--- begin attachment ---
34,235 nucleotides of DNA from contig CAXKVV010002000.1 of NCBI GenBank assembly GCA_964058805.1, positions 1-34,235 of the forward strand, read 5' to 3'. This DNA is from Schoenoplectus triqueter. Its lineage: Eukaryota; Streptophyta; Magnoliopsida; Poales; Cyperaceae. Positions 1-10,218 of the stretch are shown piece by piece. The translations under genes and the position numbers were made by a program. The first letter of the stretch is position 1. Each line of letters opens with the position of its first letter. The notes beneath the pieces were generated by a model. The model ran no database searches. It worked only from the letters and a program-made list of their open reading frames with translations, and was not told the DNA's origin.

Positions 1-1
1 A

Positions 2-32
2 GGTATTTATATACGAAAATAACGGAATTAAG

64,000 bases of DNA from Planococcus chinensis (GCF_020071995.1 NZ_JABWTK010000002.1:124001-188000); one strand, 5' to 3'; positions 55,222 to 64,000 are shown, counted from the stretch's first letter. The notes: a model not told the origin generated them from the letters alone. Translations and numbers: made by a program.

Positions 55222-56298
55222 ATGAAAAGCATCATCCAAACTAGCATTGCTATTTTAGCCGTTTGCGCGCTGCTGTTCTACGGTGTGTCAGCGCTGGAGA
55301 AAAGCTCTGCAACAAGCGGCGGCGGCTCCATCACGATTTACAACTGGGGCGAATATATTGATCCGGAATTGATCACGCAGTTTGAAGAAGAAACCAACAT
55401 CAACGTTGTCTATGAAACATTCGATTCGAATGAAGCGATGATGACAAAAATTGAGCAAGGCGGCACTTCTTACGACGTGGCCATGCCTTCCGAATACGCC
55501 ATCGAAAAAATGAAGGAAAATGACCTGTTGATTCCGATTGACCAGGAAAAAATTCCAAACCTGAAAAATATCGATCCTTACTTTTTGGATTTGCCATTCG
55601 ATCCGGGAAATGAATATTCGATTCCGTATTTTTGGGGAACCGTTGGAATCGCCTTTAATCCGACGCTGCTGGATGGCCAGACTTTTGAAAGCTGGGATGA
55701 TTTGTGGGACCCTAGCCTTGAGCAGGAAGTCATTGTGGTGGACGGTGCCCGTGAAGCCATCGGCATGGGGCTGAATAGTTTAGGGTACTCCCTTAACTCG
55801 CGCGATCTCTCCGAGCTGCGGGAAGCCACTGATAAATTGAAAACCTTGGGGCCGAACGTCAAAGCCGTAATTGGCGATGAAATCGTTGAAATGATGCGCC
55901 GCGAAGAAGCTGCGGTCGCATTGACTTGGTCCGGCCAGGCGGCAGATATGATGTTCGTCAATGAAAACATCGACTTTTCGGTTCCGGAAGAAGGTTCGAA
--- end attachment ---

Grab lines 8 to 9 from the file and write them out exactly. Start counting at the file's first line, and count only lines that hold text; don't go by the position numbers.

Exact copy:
55222 ATGAAAAGCATCATCCAAACTAGCATTGCTATTTTAGCCGTTTGCGCGCTGCTGTTCTACGGTGTGTCAGCGCTGGAGA
55301 AAAGCTCTGCAACAAGCGGCGGCGGCTCCATCACGATTTACAACTGGGGCGAATATATTGATCCGGAATTGATCACGCAGTTTGAAGAAGAAACCAACAT